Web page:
Methods of energy conservation in compressed air systems are as follows:
Ensure air intake to compressor is not warm and humid by locating compressors in well-ventilated area or by drawing cold air from outside. Every 40°C rise in air inlet temperature will increase power consumption by 1 percent.
Clean air-inlet filters regularly. Compressor efficiency will be reduced by 2 percent for every 250 mm WC pressure drop across the filter.
Keep compressor valves in good condition by removing and inspecting them once every six months. Worn-out valves can reduce compressor efficiency by as much as 50 percent.
Install manometers across the filter and monitor the pressure drop.
Minimize low-load compressor operation; if air demand is less than 50 percent of compressor capacity, consider change over to a smaller compressor or reduce compressor speed appropriately (by reducing motor pulley size) in case of belt driven compressors.
Consider the use of regenerative air dryers, which uses the heat of compressed air to remove moisture.
Fouled inter-coolers reduce compressor efficiency and cause more water condensation in air receivers and distribution lines resulting in increased corrosion. Periodic cleaning of inter-coolers must be ensured.
Compressor free air delivery test (FAD) must be done periodically to check the present operating capacity against its design capacity and corrective steps must be taken if required.
If more than one compressor is feeding to a common header, compressors must be operated in such a way that only one small compressor should handle the load variations whereas other compressors will operate at full load.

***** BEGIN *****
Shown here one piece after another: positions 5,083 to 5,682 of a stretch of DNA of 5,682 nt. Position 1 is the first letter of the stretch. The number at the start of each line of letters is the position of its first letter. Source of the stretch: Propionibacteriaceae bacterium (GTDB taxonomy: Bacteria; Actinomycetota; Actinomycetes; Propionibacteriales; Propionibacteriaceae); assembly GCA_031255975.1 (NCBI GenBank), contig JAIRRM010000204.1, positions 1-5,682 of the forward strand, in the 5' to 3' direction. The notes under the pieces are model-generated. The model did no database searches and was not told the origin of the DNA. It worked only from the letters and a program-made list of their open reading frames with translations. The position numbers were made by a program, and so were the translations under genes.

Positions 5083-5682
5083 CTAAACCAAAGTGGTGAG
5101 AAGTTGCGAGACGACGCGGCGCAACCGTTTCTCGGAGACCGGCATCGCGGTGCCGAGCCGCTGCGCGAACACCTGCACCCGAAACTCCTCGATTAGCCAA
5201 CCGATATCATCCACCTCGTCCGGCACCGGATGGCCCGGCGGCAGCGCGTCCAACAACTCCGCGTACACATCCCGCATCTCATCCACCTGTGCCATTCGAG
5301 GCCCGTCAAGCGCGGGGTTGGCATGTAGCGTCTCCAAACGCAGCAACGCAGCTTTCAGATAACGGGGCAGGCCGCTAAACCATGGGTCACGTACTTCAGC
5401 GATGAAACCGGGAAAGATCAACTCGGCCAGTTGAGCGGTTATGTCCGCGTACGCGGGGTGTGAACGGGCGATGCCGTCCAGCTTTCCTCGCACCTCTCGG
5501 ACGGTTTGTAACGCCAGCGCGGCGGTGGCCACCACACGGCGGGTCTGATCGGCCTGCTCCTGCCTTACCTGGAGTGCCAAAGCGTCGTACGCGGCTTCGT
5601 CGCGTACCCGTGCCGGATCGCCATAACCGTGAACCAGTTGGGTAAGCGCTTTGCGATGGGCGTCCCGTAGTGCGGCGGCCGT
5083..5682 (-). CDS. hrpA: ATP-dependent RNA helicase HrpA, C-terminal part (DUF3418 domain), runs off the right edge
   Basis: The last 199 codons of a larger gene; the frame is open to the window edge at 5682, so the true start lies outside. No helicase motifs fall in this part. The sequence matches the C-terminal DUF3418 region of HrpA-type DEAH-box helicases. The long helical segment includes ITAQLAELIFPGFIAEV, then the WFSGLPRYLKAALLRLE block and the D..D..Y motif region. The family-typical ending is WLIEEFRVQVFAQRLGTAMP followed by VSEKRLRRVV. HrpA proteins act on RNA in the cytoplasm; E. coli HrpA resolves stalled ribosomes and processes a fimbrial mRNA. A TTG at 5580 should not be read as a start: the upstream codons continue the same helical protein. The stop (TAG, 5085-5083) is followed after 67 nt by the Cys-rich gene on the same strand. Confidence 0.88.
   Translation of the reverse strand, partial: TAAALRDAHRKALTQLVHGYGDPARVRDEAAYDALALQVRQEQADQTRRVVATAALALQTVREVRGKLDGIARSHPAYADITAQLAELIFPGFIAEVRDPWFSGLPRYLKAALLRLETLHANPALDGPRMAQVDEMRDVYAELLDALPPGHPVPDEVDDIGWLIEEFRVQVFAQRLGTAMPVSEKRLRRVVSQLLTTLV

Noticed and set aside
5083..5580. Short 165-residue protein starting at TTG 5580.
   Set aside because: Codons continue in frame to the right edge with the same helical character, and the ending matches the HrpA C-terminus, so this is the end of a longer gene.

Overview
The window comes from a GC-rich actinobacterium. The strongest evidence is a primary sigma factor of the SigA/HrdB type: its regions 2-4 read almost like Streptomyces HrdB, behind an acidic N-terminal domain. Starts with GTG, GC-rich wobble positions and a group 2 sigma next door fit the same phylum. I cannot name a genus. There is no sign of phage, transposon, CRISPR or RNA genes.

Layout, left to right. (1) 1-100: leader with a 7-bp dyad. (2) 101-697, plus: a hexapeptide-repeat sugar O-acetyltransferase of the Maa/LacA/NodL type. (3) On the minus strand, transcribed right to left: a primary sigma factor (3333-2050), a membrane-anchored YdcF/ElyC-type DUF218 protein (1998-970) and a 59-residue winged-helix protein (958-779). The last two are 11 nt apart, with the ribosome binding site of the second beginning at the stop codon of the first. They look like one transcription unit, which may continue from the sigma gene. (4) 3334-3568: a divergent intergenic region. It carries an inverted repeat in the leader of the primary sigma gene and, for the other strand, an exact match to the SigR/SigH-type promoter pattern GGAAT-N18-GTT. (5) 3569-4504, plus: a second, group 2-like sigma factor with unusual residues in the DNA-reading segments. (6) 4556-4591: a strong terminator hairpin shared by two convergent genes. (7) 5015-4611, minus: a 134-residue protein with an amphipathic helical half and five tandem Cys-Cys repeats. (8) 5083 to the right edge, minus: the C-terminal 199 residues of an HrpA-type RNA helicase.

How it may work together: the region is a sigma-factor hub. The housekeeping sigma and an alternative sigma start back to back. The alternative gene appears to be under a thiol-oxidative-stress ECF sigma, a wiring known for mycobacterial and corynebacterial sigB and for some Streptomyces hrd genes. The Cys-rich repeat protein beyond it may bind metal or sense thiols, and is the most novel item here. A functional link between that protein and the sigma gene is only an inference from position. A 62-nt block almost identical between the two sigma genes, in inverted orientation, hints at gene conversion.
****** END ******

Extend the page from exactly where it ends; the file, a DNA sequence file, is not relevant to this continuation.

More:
The possibility of heat recovery from hot compressed air to generate hot air or water for process application must be economically analyzed in case of large compressors.
Consideration should be given to two-stage or multistage compressor as it consumes less power for the same air output than a single stage compressor.
If pressure requirements for processes are widely different (e.g. 3 bar to 7 bar), it is advisable to have two separate compressed air systems.
Reduce compressor delivery pressure, wherever possible, to save energy.
Provide extra air receivers at points of high cyclic-air demand which permits operation without extra compressor capacity.
Retrofit with variable speed drives in big compressors, say over 100 kW, to eliminate the `unloaded’ running condition altogether.
Keep the minimum possible range between load and unload pressure settings.
Automatic timer controlled drain traps waste compressed air every time the valve opens. So frequency of drainage should be optimized.
Check air compressor logs regularly for abnormal readings, especially motor current cooling water flow and temperature, inter-stage and discharge pressures and temperatures and compressor load-cycle.
Compressed air leakage of 40- 50 percent is not uncommon. Carry out periodic leak tests to estimate the quantity of leakage.
Install equipment interlocked solenoid cut-off valves in the air system so that air supply to a machine can be switched off when not in use.